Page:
Personalization: How to Increase Returns and Build Customer Trust

In summary

The internet, at its core, is a faceless, sterile producer of HTML gobbledygook (letter vomit). It’s only through building great applications and collecting data that we can get a better picture of who our customers are and what they are looking for. But our efforts are only as good as what information the customer is willing to give to us.

Photo of briefcase by Alexandr Sadkov on Unsplash

The Case for Personalization

Let’s say your conversion rate is at 3%, and you would like to get it up to 3.5%. This represents a 16.6% increase in sales (provided your AOV stays constant). If you have a turnover of $20M/yr, you would net an additional $3M/yr of revenue. With a 10% net profit margin, you would line your pockets with $333,000 in cash. Take $100,000 of that and invest in continued personalization and optimization efforts, and you will reap tremendous benefits.

Keep reading as I’ll give you ideas (with numbers) on how you can achieve this goal.

The core of this article is focused on two key areas:

  1. Precise details of what happened. A video recording, evidence of problems, etc. The more you provide the less time the developer will have to spend.
  2. Exactly when this happened. The closer to the accurate timestamp, the easier this is to triangulate in the logs.

Many people think of personalization as too difficult or too expensive; but if they could realize the pipe dream, they’d be stoked. Personalization takes significant developer resources, and the results are likely to be... less than substantial. The reality is that much personalization is within the reach of a marketing person who hasn’t written a line of code in their life.

Imagine if I walked into a store, and the sales team greeted me with a smile and showed me their best sellers, then led me to shelves that are neatly organized by category. I’m lost amongst a dizzying selection of, say, beautifully-designed headphones. Sadly, this happens way too often, and I leave the store unable to make a decision.

But what if this was changed up and the store leveraged the benefits of in-person shopping? The help staff asks “are you needing these headphones for working in the office or for travel?” The answer that the visitor gives you is incredibly informative—do they travel (a significant amount)? Do they work in the office, or perhaps at home?

Next-level commerce would be when this visitor comes back, the salesperson remembers their name and what their needs are. Not only does the visitor feel welcome and appreciated, their trust in the salesperson has increased, perhaps enough to the place of making a purchase.

This conversational commerce is incredibly difficult online. It’s up to us to build websites that intelligently sell things.

Free Offer: Identify ways to personalize your online storefront, for free

Before we dive into this subject (presuming you read chronologically), I want to make you an offer. If you use personalization on your website, ignore this. But, if you don’t, keep going.

I am offering to do an audit on your website and present you with suggestions on how you can implement personalization. This is a service to drive value to you, and as such, it won’t cost you anything. The only request is that I’d love to write about our findings in our next article—that’s it (if this is not an option, I’m still happy to chat).

The only thing you have to do is pick up your phone (not that hard) and call me: (913) 705-0004. Just do it. I can’t reach through the phone and bite your ear! 😀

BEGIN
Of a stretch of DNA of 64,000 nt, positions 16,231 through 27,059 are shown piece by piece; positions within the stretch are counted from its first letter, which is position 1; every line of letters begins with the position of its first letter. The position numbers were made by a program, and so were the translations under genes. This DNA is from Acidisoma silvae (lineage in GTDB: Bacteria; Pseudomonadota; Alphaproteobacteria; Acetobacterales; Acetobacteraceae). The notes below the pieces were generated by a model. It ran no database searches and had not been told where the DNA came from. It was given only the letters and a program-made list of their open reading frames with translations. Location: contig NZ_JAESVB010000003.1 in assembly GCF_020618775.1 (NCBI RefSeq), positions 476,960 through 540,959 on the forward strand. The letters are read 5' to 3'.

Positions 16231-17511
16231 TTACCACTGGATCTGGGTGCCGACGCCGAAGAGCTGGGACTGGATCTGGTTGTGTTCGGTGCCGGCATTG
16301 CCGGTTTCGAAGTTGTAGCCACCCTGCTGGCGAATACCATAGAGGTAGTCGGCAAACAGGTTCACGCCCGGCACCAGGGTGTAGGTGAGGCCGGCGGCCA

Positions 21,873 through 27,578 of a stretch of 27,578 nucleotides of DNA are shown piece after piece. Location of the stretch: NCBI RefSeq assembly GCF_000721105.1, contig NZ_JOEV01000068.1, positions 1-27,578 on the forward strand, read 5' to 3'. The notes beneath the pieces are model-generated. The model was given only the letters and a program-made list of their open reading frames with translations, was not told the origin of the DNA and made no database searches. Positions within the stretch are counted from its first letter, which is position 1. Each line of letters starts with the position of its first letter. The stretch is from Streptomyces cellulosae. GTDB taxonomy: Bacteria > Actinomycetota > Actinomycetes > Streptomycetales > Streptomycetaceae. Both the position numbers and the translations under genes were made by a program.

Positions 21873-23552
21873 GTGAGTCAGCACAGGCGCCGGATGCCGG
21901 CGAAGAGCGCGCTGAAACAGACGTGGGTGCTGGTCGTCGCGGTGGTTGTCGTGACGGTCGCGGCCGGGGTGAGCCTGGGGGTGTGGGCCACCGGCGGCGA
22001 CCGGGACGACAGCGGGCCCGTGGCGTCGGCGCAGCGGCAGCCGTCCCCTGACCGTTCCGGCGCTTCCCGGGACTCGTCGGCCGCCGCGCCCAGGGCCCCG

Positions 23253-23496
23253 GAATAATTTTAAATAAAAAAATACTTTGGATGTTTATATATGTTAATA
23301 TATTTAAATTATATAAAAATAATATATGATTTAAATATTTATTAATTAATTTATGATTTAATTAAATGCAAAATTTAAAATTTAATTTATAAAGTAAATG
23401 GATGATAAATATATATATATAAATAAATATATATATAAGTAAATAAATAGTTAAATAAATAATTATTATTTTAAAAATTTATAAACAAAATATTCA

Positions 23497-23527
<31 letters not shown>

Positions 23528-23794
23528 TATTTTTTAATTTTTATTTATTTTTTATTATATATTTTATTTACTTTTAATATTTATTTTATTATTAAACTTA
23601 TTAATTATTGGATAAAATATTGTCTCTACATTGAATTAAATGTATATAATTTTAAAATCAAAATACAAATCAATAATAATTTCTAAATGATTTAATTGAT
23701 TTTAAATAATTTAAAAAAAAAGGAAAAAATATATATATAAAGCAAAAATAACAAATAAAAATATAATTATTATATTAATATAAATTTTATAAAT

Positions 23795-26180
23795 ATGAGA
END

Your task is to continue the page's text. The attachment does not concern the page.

What is personalization? Why should we care about it?

Definition:
The action of designing or producing something to meet someone's individual requirements.

We put names on bachelor gifts, write notes on Christmas cards, and license plates (ESCUZME or TIMELESS on a Delorean). While we have built personalization-heavy websites of this type, that’s not what I’m talking about.

Photo of dictionary definition by Edho Pratama on Unsplash

Here’s an example: we can differentiate between a pre-recorded political campaign phone call and a legit person on the other side.

Since we can’t replicate in-person personalization, we can do it in subtle but powerful ways:

  • Tweaking search results to boost results that are helpful to a customer.
  • Automatically applying filters for product listings to weed out unhelpful products.
  • Arranging slider / hero images on the home page to push them toward relevant sales.
  • Adjusting the product recommendations based on order or browsing history.
  • The best: highlighting rain products when the visitor’s physical location is raining (I’ve seen this, and it’s really good!). Or sending an email to visitors based on their geography and weather forecast.

What are the results of well-implemented personalization?

Your conversion rate will increase. Your average order value will increase. These are the magical numbers that almost completely represent the health of an online store.

But how we get there is through making the customer journey easier: 1) morph their experience into what they want at the time and 2) accelerate the process to purchase.

What are the results of poorly-implemented personalization?

I recently received this piece of mail. It honestly caught my eye as I saw my name on it—but Anna? I know several people whose name is Anna, but my wife’s name is Elissa. I applaud their attempt, but it fell quite short.

I can’t say I would have been tempted even if the name was right, but... this sealed the deal. Personalization done wrong will cost you sales. You will point customers to the wrong products, highlight the wrong things or make a mistake at this level.

Here’s another example of personalization gone wrong. I received this email:

Hi Joseph — I hope you are having a great week. It seems you are around the Olathe area, it must be mostly cloudy today in the day time (47 F). We're inviting you to an exclusive session below.